‘Train’ ride filled with twists


Still reeling from her divorce, Rachel (Emily Blunt) passes her former home — where her ex-husband now lives with his new wife — on the train every day and begins watching a couple, Megan and Scott, who live nearby. When Megan goes missing, Rachel wakes up with bruises and no memory of what happened. We all agree that the plot is intriguing, but the flawed characters might be a little hard to put up with.

The Girl on the Train opens in wide release Oct. 7.

NICOLE: The trailer was very 50 Shades of Grey-esque in pre sentation and music/colors, which was kind of a turn-off for me. But after reading the book, I must admit that I really want to watch the film. It is kind of similar to Gone Girl with the twists and turns,and I hope the movie can do a good job of making it as completely engrossing to watch as it was to read.

PAIGE: The appeal of The Girl on the Train, much as the appeal of Gone Girl, is in its narra tion — the unreliable narrator who may or may not be telling the truth (and may not even know themselves which it is they are sharing). I don’t know how that will translate to film. Most films struggle with conveying that sense of limited perspective.

NICOLE: I wonder what kind of prep work Emily Blunt had to do to get into this role. Ra-chel’s character, based on the book, is a really raw look at how something like alcoholism can bring out the worst in a person.

PAIGE: Casting Emily Blunt was smart because it forces Rachel to be inherently likable, but gosh, I just don’t know if I could sit through a whole movie of this. Flawed characters are interesting, sure, but these characters were so flawed it was nearly a caricature. I think the book was a little overhyped, clearly.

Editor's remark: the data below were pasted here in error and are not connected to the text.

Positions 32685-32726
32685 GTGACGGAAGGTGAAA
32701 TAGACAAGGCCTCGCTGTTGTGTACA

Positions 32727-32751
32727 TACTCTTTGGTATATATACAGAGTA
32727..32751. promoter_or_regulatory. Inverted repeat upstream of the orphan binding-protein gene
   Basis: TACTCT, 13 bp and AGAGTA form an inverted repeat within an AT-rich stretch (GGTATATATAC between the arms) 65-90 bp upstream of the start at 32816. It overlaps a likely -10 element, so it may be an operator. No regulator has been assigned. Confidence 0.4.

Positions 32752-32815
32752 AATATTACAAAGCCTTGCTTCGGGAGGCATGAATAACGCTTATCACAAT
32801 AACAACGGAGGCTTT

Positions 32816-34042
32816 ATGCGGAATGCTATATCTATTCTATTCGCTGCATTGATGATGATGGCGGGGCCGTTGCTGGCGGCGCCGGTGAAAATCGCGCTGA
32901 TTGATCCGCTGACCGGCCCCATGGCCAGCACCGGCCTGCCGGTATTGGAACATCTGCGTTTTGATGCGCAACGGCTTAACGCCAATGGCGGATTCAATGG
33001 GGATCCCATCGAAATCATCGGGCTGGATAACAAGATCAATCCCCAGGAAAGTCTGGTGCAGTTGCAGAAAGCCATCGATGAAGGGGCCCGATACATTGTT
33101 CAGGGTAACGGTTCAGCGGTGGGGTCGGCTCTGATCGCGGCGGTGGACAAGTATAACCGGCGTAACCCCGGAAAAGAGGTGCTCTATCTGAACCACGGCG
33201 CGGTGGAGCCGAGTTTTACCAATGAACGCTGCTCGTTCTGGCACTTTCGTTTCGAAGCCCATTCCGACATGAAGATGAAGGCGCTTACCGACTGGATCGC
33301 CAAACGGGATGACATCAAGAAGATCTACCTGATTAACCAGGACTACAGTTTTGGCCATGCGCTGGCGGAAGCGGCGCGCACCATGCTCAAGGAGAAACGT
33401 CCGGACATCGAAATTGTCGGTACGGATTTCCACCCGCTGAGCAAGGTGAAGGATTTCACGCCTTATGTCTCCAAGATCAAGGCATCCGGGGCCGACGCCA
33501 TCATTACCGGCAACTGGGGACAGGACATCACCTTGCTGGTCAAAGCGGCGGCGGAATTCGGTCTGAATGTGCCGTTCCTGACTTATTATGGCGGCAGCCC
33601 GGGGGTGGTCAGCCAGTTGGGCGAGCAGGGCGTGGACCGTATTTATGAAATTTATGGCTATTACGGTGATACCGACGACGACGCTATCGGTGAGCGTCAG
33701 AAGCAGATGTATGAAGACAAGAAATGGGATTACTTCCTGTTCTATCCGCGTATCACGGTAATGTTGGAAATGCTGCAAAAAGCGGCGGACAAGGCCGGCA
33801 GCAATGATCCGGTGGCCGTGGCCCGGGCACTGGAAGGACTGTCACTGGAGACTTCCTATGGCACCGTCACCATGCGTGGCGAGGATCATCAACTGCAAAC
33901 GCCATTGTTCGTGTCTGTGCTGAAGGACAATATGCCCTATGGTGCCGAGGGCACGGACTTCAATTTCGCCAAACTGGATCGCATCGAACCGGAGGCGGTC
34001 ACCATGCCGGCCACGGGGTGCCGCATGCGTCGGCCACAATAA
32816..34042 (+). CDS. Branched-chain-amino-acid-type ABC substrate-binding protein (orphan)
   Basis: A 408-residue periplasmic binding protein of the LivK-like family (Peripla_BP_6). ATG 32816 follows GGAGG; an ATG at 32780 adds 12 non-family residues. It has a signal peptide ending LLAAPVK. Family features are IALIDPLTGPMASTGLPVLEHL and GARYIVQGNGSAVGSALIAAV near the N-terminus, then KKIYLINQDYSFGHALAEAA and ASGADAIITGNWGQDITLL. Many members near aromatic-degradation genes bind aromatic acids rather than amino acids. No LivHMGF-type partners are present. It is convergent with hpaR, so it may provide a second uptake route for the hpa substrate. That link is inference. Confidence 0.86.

NICOLE: I think the destructive behavior within Rachel is very relatable … The bad-decision spiral is a real thing. Once you make a bad choice, it just seems easier and easier to make even worse ones in quick succession.

PAIGE: The trailer reveals a lot of information. I feel like the trajectory of the story was pretty obvious based on what they reveal. Again, a weird decision since the book’s appeal is its slow drip of truth vs. delusion. It’s pretty clear who the killer is, no?

CHRISTINA: As someone who has not read the book, I did not think it was obvious who the killer is. Like, I really don’t know and I HAVE to know. It seems like they are implicating everyone. This trailer made me really intrigued. It seems like they are setting it up for Emily Blunt to be the killer — but it seems too heavy-handed in the trailer, so I bet that is not the case.

NICOLE: I can’t wait to see what other gems author Paula Hawkins comes out with, and I hope Hollywood does her debut novel justice.

PAIGE: I had a hard time with this book because the characters are all just so frustrating. Rachel makes bad decision after bad decision. You just want to reach inside and shake her to make. Her. Stop. Megan is … a piece of work, to avoid spoilers. The men are all douches. The other women are all douches. Everyone here is intensely unlikable. I couldn’t stop reading, but it was also a kind of agony.